Difference between revisions of "Grid and infrastructure"

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{{AdditionalInfoTemplate
 
{{AdditionalInfoTemplate
 
|Application=ADVANCE project; Carbon Capture and Storage (CCS)
 
|Application=ADVANCE project; Carbon Capture and Storage (CCS)
|IMAGEComponent=Energy demand;  
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|IMAGEComponent=Energy demand;
|Reference=Van Ruijven et al., 2012; Hoogwijk, 2004;  
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|Reference=Van Ruijven et al., 2012; Hoogwijk, 2004;
 
|Description=In the IMAGE model, grid and infrastructure are not systematically dealt with. Still, the influence of both factors on transitions (and in particular the rate of transitions) plays a role in the model. There are several places where grid and infrastructure are implicitly or explicitly dealt with.
 
|Description=In the IMAGE model, grid and infrastructure are not systematically dealt with. Still, the influence of both factors on transitions (and in particular the rate of transitions) plays a role in the model. There are several places where grid and infrastructure are implicitly or explicitly dealt with.
  
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* For CCS, an estimate is made by region of the distance between the most important storage sites and the production of CO2. Therefore, a region-specific and storage-option specific cost factor is added to the on-site storage costs.
 
* For CCS, an estimate is made by region of the distance between the most important storage sites and the production of CO2. Therefore, a region-specific and storage-option specific cost factor is added to the on-site storage costs.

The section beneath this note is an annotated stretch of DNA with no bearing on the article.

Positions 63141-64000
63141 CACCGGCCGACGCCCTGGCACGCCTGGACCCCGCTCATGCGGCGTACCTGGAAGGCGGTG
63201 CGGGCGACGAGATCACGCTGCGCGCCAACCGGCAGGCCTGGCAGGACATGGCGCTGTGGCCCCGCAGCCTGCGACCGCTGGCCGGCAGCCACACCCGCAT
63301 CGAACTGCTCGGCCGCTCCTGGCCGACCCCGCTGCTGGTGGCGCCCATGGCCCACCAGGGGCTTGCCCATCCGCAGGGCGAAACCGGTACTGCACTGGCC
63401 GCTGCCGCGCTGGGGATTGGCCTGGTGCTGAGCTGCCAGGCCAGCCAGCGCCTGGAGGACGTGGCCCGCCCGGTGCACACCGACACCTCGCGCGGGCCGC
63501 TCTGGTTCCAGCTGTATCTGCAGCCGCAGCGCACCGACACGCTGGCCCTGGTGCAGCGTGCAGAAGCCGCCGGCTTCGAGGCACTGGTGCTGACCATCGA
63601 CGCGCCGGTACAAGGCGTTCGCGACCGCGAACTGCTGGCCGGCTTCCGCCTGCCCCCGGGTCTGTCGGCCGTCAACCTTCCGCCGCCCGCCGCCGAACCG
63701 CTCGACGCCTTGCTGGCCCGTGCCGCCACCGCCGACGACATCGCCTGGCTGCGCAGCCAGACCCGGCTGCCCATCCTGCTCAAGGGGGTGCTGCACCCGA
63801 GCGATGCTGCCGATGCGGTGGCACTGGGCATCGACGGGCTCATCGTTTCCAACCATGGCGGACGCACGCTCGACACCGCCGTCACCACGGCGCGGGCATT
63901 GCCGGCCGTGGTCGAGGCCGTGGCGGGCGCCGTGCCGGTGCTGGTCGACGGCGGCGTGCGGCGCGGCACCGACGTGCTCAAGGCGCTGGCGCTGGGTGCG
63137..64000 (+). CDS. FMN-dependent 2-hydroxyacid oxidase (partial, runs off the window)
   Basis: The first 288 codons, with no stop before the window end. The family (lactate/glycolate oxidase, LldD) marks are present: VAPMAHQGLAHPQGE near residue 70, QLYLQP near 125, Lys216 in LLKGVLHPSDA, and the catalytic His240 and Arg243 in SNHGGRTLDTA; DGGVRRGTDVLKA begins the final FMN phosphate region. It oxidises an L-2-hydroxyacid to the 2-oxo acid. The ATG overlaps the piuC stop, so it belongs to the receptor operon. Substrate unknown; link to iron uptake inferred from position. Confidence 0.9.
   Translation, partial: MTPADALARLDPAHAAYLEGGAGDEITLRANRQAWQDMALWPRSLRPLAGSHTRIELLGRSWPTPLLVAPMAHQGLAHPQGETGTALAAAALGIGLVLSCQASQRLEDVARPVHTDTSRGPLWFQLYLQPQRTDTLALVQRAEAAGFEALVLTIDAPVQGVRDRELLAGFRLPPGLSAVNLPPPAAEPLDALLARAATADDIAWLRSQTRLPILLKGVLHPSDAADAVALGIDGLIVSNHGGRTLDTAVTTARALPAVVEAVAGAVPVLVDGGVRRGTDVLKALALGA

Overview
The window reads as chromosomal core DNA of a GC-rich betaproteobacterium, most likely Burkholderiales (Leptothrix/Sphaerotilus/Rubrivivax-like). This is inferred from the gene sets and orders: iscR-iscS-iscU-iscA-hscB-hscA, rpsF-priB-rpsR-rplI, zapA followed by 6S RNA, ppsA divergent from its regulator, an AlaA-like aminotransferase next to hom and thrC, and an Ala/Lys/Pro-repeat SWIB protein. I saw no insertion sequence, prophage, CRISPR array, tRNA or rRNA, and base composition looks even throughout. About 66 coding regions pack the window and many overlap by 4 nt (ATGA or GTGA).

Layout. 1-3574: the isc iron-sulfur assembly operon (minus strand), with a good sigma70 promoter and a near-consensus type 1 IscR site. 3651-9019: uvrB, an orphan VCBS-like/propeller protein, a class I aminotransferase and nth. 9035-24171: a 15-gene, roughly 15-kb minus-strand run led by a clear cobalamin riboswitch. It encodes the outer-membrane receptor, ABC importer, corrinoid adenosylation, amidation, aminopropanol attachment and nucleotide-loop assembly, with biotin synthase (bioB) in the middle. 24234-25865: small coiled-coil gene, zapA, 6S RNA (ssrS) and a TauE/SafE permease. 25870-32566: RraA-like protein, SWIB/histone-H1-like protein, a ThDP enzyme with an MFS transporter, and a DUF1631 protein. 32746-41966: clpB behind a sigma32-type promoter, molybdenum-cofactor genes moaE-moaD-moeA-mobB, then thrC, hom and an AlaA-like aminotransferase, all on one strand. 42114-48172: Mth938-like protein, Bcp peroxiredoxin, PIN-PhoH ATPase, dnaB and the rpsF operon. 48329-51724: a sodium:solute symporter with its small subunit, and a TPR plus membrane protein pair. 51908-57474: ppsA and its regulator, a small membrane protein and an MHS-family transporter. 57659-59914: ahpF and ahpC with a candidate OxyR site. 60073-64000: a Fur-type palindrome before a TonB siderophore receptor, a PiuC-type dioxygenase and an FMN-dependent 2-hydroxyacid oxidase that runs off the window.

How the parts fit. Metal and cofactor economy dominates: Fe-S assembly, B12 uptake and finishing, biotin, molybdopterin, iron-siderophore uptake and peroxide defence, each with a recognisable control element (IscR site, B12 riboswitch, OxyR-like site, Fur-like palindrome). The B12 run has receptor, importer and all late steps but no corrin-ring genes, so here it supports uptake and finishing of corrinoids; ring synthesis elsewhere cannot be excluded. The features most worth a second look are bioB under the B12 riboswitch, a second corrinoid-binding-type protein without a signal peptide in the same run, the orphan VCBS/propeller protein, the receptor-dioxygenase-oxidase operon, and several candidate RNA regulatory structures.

* Finally, infrastructure plays in reality a key-role in the potential rate of transition: for instance, in transport electric vehicles can only be introduced at a rate that is consistent with the expansion of corresponding infrastructure to provide power. In the model, this is only implicitly described by adding an additional delay factor on top of the delay that is explicitly taken into account by the lifetime of the technology itself (in this example the electric vehicle). The additional delay factor simply consists of a smoothing function affecting the portfolio of investments. For the same reason, this smoothing of change in investments is also used elsewhere in the model.
 
* Finally, infrastructure plays in reality a key-role in the potential rate of transition: for instance, in transport electric vehicles can only be introduced at a rate that is consistent with the expansion of corresponding infrastructure to provide power. In the model, this is only implicitly described by adding an additional delay factor on top of the delay that is explicitly taken into account by the lifetime of the technology itself (in this example the electric vehicle). The additional delay factor simply consists of a smoothing function affecting the portfolio of investments. For the same reason, this smoothing of change in investments is also used elsewhere in the model.
 
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|BelongsTo=Energy demand/Description;
 
 
|BelongsTo=Energy demand;  
 
 
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Revision as of 13:57, 10 August 2015